The Works of Geoffrey Chaucer F. S. Ellis, editor. Hammersmith, Kelmscott Press: William Morris. Publisher, 1896. Designer-Illuminator: William Morris. Illustrator: Edward Burne-Jones. Illustrated: Upper white pigskin cover. 43.2 x 29.9 cm. Vellum folio containing the Prologue to The Canterbury Tales. 42.2 x 28 cm. photographs © Peter Harrington. Formatting by George P. Landow. Beckwith, Victorian Bibliomania catalogue no. 35.

Commentary by Alice H. R. H. Beckwith

Six hundred years ago, in 1387, Geoffrey Chaucer began the Prologue to his Canterbury Tales. These stories are connected by the framework of the pilgrims' shared journey to the tomb of Saint Thomas Becket at Canterbury. Along the way stories are told by twenty-one of the thirty pilgrims, which reveal much about life in Britain during the later fourteenth century (Baugh, 228, 234). Chaucer's works, with their descriptive fullness and warm humanity, were a touchstone of British culture in Morris's day, and indeed they remain so today. The Kelmscott Chaucer received more notice than any of the fifty-three other titles from Morris's press; as recently as 1982 Duncan Robinson published a book about the making of the Chaucer. Morris used the Middle English text edited by Oxford Professor W. W. Skeat, since he wanted the most up-to-date and complete version (Needham, 135). The Canterbury Tales comprise less than half of the Kelmscott Works of Geoffrey Chaucer, although they are the best known of Chaucer's writings.

The pages illustrated here are set in Morris's Chaucer type except for the two lines of introduction above the illustration, which arc in upper-case Troy. The Chaucer type is a smaller or pica version of the Troy. Both types are Gothic in inspiration, but greatly simplified and solid in shape when compared with Gothic-influenced printed texts from earlier in the century (cat. 31). Type, borders, initial words and letters, all contribute to the springtime mood Chaucer created in his Prologue. Describing the interaction among the visual elements in architectural terms, Burne-Jones wrote of the Chaucer,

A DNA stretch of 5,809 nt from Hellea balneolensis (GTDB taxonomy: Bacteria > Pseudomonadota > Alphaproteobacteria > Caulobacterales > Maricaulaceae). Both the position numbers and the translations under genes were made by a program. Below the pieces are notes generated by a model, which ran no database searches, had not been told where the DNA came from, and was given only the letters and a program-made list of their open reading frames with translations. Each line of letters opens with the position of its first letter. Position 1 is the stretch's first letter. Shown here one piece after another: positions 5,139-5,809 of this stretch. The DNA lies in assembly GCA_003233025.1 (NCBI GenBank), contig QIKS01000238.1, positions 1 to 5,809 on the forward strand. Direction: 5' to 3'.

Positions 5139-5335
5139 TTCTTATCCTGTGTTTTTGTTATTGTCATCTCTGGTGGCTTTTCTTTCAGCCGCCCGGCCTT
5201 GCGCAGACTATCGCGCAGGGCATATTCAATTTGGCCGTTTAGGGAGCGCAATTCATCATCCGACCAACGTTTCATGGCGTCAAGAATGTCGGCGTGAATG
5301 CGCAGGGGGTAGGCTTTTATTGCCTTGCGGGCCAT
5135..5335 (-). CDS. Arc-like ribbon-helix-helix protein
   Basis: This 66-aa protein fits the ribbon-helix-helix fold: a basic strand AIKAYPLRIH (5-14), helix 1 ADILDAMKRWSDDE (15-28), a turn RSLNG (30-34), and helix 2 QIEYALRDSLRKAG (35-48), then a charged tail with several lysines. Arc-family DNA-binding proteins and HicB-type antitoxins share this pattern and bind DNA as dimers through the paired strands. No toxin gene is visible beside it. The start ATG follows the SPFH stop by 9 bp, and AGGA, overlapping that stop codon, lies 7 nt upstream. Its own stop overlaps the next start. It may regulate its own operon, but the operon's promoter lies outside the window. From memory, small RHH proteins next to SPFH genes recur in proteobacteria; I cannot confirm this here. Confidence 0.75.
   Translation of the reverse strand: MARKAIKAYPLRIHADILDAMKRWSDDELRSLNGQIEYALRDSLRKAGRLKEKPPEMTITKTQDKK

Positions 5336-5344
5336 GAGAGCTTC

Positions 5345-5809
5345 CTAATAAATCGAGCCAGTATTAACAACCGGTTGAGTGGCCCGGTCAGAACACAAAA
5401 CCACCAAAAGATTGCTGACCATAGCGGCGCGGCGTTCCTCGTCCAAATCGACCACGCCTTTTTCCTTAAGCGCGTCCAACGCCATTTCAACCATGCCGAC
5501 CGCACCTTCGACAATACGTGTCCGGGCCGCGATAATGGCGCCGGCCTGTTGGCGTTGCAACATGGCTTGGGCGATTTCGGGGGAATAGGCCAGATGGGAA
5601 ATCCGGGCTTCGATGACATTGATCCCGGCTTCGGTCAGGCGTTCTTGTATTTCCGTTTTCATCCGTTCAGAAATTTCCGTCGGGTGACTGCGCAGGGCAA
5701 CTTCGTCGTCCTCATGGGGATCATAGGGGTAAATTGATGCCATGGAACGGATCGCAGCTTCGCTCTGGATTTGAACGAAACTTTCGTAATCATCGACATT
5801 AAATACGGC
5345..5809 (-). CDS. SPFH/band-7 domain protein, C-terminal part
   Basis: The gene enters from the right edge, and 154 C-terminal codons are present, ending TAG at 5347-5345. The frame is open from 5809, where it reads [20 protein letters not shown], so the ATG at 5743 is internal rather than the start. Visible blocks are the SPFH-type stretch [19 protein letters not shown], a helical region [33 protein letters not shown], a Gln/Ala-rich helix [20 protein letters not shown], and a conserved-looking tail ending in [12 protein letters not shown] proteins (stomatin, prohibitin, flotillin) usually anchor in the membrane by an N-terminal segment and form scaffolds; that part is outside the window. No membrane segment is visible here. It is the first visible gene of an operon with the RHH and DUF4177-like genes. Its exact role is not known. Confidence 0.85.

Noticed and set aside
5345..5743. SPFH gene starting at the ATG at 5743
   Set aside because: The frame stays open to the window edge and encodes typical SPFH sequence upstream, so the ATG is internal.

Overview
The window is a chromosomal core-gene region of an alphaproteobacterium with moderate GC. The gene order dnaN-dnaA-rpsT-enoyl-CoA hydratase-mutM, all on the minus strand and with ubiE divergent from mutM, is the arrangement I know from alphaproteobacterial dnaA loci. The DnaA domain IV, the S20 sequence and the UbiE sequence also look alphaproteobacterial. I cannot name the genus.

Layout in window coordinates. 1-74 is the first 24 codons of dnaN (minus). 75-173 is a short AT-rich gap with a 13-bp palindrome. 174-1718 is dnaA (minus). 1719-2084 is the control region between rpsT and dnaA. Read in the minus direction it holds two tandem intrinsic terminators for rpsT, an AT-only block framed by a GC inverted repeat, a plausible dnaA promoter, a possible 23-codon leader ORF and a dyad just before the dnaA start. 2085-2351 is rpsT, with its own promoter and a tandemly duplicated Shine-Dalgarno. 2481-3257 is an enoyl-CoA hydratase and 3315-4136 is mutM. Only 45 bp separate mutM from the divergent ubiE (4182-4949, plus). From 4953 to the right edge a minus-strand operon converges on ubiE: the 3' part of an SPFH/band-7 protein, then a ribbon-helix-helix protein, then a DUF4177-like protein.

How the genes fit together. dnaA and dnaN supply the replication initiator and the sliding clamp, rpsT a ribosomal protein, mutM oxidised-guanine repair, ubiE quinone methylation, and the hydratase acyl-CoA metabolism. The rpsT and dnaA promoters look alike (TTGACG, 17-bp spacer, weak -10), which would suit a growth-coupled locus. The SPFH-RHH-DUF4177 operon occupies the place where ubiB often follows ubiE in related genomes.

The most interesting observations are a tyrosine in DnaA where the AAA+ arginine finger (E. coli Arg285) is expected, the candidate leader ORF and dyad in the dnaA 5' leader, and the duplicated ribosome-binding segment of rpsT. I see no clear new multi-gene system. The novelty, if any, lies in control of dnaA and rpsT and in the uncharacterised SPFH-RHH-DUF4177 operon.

I am making the designs as much to fit the ornament and the printing as they are made to fit the little pictures—& I love to be snugly cased in the borders & buttressed up by the vast initials—& once or twice when I have no big letter under me, I feel tottery & weak; if you should drag me out of my encasings it will be like tearing a statue out of its niche and putting it in a museum . . . when the book is done . . . it will be a little like a pocket cathedral. [Needham, 138]

Burne-Jones wrote this note on December 8, 1894 to John Ruskin's friend and protege of many years, the American art historian Charles Eliot Norton of Harvard University. The "pocket cathedral" reference, pairing architectural and book design, is a mutually understood reference to Ruskin's teachings. In Ruskin's first section of his autobiography, Praeterita (1889), he described his first purchase of an illuminated manuscript, saying, "For truly a well-illuminated missal is a fairy cathedral full of painted windows to carry in one's pocket, with the music and blessing of all its prayers besides" (35.491).

Grapevines support the visual resonance between the white pigskin cover and the border surrounding the text and miniature-like illustration of the Prologue page. Morris designed the binding tools, and the Doves Bindery executed forty-eight of these covers by 1897. Morris's design for the covers shows the creative inspiration he derived from fifteenth-century Germanic bindings: the back cover in particular is related to a volume in Morris's own collection, a Koberger Bible bound by Ulrich Schreier of Salzburg in 1478 (Needham, 140). In his binding designs, as with his typefaces, Morris absorbed historical models and then reinterpreted them for nineteenth-century eyes.

Related Material


Beckwith, Alice H. R. H. Victorian Bibliomania: The Illuminated Book in Nineteenth-Century Britain. Exhibition catalogue. Providence. Rhode Island: Museum of Art, Rhode Island School of Design, 1987.

The Works of Geoffrey Chaucer now newly imprinted. Hammersmith: The Kelmscott Press, 1896. the 1987 exhibition included the Pierpont Morgan Library's bound copy and a vellum folio, Koopman Specimen Collection, John Hay Library, Brown University. The Pierpont Morgan copy, which belonged to Junius Morgan, is dated 1898 and is one of an undetermined number of these bindings produced at the Doves Bindery after 1897 (Needham, 140).

Last modified 27 February 2016